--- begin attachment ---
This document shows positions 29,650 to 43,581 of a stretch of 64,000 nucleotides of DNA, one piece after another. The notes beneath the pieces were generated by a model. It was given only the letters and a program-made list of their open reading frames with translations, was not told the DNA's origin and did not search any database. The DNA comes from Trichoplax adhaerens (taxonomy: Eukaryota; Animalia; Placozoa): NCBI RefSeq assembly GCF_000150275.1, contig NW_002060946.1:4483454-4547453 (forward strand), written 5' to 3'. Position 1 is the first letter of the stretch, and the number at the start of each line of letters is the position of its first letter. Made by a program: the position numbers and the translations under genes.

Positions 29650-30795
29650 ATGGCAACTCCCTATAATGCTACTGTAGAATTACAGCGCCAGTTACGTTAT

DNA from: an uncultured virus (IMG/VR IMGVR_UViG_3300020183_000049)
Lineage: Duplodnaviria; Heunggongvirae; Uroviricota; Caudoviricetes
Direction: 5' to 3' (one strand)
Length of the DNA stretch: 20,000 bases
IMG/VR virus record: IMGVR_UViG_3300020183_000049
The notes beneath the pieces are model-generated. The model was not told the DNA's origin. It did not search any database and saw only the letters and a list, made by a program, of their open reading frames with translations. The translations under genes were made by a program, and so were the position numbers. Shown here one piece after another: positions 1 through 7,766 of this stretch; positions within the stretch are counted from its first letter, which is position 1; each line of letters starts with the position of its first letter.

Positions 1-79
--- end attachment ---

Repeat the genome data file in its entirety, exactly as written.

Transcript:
This document shows positions 29,650 to 43,581 of a stretch of 64,000 nucleotides of DNA, one piece after another. The notes beneath the pieces were generated by a model. It was given only the letters and a program-made list of their open reading frames with translations, was not told the DNA's origin and did not search any database. The DNA comes from Trichoplax adhaerens (taxonomy: Eukaryota; Animalia; Placozoa): NCBI RefSeq assembly GCF_000150275.1, contig NW_002060946.1:4483454-4547453 (forward strand), written 5' to 3'. Position 1 is the first letter of the stretch, and the number at the start of each line of letters is the position of its first letter. Made by a program: the position numbers and the translations under genes.

Positions 29650-30795
29650 ATGGCAACTCCCTATAATGCTACTGTAGAATTACAGCGCCAGTTACGTTAT

DNA from: an uncultured virus (IMG/VR IMGVR_UViG_3300020183_000049)
Lineage: Duplodnaviria; Heunggongvirae; Uroviricota; Caudoviricetes
Direction: 5' to 3' (one strand)
Length of the DNA stretch: 20,000 bases
IMG/VR virus record: IMGVR_UViG_3300020183_000049
The notes beneath the pieces are model-generated. The model was not told the DNA's origin. It did not search any database and saw only the letters and a list, made by a program, of their open reading frames with translations. The translations under genes were made by a program, and so were the position numbers. Shown here one piece after another: positions 1 through 7,766 of this stretch; positions within the stretch are counted from its first letter, which is position 1; each line of letters starts with the position of its first letter.

Positions 1-79